Once everything is melted, remove pitcher from heat and mix in Vitamin E oil and essential oils, if you're using them. I made a batch of orange-honey. For oils that don't come with a drip-top, I use a medicine syringe. I used 10 milliliters of orange oil, and 1 1/2 tablespoons of raw honey. (If using honey, and it isn't melting well, return mixture to heat just long enough to blend honey.)

containersPour liquid into molds. Silicone cupcake molds work great, if you want to keep your lotion bar on a small dish, or in a small metal tin. Plastic deodorant containers or lip balm containers also work. The first time I tried them, I wasn't sure if the warm liquid would leak out the bottom, but it doesn't! The deodorant and lip balm containers make the lotion easy to keep with you and easy to apply. A 5-millileter syringe fills the lip balm container perfectly. (I use the lip balm containers so I can carry lotion in my pocket. Most lip balm recipes use twice as much beeswax as the oils and butters, but that's really the only difference. If you want to use this recipe as lip balm, you certainly can.)


That's it! Measure, melt and pour. Easy peasy! The lotion appears to set up quickly, but give it a few hours to really harden up. When it's done, your lotion should have a consistency similar to soap. To apply, just rub it onto your skin. The heat from rubbing will melt it just enough to transfer to your skin. 



What I like best is I can apply it to the back of my hands, without leaving me with greasy fingers. Because of the wax base, it also withstands a couple of hand washings before needing to be reapplied.

Needle Felting

TracyWhen I heard our spinners guild was going to offer a needle felting workshop, I was really excited. And really intimidated. I didn't even really know what it was, but one of the members shared a piece she had done, and it was beautiful. I had no idea how I was ever going to learn how to do something like that, but I was willing to try.

Needle felting is exactly what it sounds like – using needles to make designs in felt. (There is also 3D needle felting, but this is 2D.) Felting needles vary in sharpness, are flat-sided, and have barbs along the shaft. The barbs push the top layer of fiber through the felted piece. The scales of the wool hook together and lock themselves into place. This is the backside of the very first project I did, and you can see how much the fiber pushed through.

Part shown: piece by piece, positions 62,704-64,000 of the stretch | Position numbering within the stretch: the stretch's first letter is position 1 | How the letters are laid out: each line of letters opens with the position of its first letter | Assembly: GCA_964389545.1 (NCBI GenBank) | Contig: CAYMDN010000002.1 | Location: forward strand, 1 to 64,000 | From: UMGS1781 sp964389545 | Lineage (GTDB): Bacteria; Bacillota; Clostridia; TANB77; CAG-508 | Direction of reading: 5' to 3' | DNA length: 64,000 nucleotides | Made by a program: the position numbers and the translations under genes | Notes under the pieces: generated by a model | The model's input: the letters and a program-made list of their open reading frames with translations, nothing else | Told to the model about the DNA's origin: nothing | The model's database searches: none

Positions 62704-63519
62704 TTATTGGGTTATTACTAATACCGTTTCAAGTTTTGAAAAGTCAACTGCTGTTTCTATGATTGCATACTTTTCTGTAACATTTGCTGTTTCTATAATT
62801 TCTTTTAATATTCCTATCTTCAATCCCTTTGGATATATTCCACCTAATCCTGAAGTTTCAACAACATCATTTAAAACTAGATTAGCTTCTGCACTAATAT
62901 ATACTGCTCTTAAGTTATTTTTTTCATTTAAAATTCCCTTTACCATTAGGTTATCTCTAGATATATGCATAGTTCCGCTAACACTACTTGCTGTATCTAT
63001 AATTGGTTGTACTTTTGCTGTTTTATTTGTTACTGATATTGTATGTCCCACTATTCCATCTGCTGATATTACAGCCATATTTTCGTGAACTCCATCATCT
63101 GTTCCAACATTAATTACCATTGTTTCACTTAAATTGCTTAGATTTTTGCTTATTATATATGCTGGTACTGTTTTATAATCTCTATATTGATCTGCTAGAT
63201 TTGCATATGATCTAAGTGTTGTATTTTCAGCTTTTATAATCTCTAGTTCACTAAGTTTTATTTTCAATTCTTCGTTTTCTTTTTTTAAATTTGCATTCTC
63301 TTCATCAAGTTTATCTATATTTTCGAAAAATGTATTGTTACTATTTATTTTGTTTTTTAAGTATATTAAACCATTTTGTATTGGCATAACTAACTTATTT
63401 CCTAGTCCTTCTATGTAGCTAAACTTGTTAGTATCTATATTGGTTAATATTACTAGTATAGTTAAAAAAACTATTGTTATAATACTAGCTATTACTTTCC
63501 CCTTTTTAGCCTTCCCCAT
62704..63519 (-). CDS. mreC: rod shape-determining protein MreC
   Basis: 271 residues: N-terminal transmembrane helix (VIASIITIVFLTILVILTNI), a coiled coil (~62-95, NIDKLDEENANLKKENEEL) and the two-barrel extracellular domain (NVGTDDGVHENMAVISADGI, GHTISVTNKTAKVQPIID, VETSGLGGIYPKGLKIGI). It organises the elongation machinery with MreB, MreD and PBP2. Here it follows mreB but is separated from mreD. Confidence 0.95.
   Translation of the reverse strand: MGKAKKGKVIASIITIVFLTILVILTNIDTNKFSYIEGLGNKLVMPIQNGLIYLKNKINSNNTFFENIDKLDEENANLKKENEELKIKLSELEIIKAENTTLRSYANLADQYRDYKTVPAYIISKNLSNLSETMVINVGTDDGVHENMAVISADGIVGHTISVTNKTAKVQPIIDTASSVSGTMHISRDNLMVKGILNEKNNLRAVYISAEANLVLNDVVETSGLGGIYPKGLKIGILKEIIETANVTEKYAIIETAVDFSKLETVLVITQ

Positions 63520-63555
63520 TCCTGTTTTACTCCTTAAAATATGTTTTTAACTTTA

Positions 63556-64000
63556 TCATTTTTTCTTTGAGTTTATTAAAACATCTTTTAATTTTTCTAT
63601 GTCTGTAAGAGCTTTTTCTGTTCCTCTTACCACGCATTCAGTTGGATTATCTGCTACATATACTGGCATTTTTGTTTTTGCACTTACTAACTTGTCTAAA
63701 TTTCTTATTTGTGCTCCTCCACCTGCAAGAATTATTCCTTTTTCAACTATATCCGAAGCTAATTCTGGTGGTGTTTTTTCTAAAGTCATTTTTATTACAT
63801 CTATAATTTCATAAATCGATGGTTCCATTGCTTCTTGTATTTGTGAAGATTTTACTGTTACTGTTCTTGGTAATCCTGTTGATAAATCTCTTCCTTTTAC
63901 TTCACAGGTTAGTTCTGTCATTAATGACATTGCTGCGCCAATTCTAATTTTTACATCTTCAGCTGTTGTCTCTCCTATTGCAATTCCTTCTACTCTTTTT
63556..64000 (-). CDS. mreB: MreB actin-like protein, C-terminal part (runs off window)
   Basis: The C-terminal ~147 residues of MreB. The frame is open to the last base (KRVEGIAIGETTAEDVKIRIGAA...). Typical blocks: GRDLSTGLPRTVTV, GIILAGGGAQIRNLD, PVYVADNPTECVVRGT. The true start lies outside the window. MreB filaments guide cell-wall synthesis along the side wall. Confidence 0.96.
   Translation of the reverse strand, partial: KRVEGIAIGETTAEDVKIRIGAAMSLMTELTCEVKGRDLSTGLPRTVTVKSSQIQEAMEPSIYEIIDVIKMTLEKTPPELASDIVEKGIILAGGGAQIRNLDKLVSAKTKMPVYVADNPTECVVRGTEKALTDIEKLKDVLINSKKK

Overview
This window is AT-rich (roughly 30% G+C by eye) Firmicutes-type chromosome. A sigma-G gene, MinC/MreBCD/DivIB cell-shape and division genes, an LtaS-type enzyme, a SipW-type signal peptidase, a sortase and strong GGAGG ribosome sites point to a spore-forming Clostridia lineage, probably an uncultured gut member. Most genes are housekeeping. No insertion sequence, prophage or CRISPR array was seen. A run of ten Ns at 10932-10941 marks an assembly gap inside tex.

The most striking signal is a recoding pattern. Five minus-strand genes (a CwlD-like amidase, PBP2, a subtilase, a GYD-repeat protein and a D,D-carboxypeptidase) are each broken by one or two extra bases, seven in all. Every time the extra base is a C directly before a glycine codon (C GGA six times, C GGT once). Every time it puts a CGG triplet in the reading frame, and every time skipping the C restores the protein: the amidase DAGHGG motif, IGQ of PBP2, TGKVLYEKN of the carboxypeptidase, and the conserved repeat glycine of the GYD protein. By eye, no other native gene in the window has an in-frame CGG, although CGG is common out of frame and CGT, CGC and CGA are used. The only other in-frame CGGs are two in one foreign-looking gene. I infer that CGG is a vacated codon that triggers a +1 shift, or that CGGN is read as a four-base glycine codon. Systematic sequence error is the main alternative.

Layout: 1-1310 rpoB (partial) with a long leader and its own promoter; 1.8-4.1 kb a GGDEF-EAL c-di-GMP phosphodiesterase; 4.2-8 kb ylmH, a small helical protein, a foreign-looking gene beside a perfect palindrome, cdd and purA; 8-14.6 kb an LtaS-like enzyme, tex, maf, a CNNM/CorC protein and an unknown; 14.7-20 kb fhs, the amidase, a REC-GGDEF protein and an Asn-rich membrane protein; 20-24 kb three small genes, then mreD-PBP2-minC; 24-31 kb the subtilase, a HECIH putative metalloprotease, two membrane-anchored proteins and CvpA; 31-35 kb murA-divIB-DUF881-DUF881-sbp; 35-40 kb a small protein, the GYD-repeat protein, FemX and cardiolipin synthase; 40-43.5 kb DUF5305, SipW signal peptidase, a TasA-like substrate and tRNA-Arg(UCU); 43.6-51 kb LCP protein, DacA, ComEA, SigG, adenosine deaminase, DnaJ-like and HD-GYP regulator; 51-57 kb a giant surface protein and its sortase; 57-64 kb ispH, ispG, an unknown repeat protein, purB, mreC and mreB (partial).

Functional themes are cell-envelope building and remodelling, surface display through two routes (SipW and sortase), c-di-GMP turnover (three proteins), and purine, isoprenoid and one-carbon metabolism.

needle felting 

Needle felting fiber can be found online, and can be ordered in a variety of colors. If you buy rolls of roving, it will last a long time because it takes very little to complete a design.


I've never been able to draw. When I saw some of the others' designs, I figured I was out of the game. On a good day, I can copy, trace and even stay in the lines if I want to. Fortunately, that’s all I need to be able to do to needle felt.

It may sound silly, but I search for pictures using "coloring pages." This gives me a selection of simple illustrations that are easy to trace. Once I have the outline, I can add whatever colors and shading I want.

Quail Drawing           Sunflower

Print out your picture in the size you want, then trace it onto water soluble stabilizer. I was taught with Sulky, so that's the brand I use. The tracing will be used as your pattern, and once the design is done, the stabilizer simply rinses away. Be careful not to drip anything on your pattern or it will dissolve before you get a chance to use it. You also want to make sure whatever you are felting on is completely dry, for the same reason. Using a marker like a Sharpie makes the design easier to see through the fiber. These photographs are from a sunflower design I recently made.



When needle felting onto something flat, a thick piece of foam is placed under it to give the needle something soft to jab into – better foam than your lap. 

Foam Block

Pin the pattern into place, using straight pins. 


Using very thin pieces of fiber, start by pushing the needle through the fiber along the pattern line. Once it’s tacked down, you can fold the fiber back into the pattern and continue stabbing it within the pattern lines. Add small amounts of fiber at a time, until you have the thickness and color you want. Stab, stab, stab, until your shape is fairly smooth.


Once you have your main color down, you can add other colors for highlights, lowlights, outlines, or to add depth to your design. If you don’t like the way something is looking, you can use your needle to pry up the part you don’t like, and pull it out.


Before Rinse

When your design is done, simply rinse the pattern away. I usually find that once the lines of the pattern are gone, I see areas where I want to fill in a little better. Sometimes I decide I want to add a darker color to outline the design to make it stand out better.



That's all there is to it! I've made several pieces (see below) since my first lesson, and I continue to learn and try new things.  I haven't decided yet what my next project will be, but it will be fun.

Egg basket